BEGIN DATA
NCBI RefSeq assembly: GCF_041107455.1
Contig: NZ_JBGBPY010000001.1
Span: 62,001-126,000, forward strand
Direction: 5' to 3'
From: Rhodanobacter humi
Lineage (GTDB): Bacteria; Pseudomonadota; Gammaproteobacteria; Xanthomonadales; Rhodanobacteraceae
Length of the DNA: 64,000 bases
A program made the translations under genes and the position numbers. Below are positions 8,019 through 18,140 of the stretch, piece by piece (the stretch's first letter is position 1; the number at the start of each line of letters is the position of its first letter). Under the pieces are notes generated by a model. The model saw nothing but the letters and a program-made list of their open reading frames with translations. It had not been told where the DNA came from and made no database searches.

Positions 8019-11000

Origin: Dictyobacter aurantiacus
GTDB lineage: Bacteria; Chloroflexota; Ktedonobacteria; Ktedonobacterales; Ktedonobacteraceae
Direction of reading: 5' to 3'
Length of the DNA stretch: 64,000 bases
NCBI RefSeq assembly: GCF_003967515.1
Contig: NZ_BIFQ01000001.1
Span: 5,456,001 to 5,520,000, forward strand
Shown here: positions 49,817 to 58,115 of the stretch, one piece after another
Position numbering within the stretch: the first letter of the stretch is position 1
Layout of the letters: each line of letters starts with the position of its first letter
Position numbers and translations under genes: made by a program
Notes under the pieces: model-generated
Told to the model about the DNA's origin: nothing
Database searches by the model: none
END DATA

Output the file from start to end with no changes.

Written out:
NCBI RefSeq assembly: GCF_041107455.1
Contig: NZ_JBGBPY010000001.1
Span: 62,001-126,000, forward strand
Direction: 5' to 3'
From: Rhodanobacter humi
Lineage (GTDB): Bacteria; Pseudomonadota; Gammaproteobacteria; Xanthomonadales; Rhodanobacteraceae
Length of the DNA: 64,000 bases
A program made the translations under genes and the position numbers. Below are positions 8,019 through 18,140 of the stretch, piece by piece (the stretch's first letter is position 1; the number at the start of each line of letters is the position of its first letter). Under the pieces are notes generated by a model. The model saw nothing but the letters and a program-made list of their open reading frames with translations. It had not been told where the DNA came from and made no database searches.

Positions 8019-11000

Origin: Dictyobacter aurantiacus
GTDB lineage: Bacteria; Chloroflexota; Ktedonobacteria; Ktedonobacterales; Ktedonobacteraceae
Direction of reading: 5' to 3'
Length of the DNA stretch: 64,000 bases
NCBI RefSeq assembly: GCF_003967515.1
Contig: NZ_BIFQ01000001.1
Span: 5,456,001 to 5,520,000, forward strand
Shown here: positions 49,817 to 58,115 of the stretch, one piece after another
Position numbering within the stretch: the first letter of the stretch is position 1
Layout of the letters: each line of letters starts with the position of its first letter
Position numbers and translations under genes: made by a program
Notes under the pieces: model-generated
Told to the model about the DNA's origin: nothing
Database searches by the model: none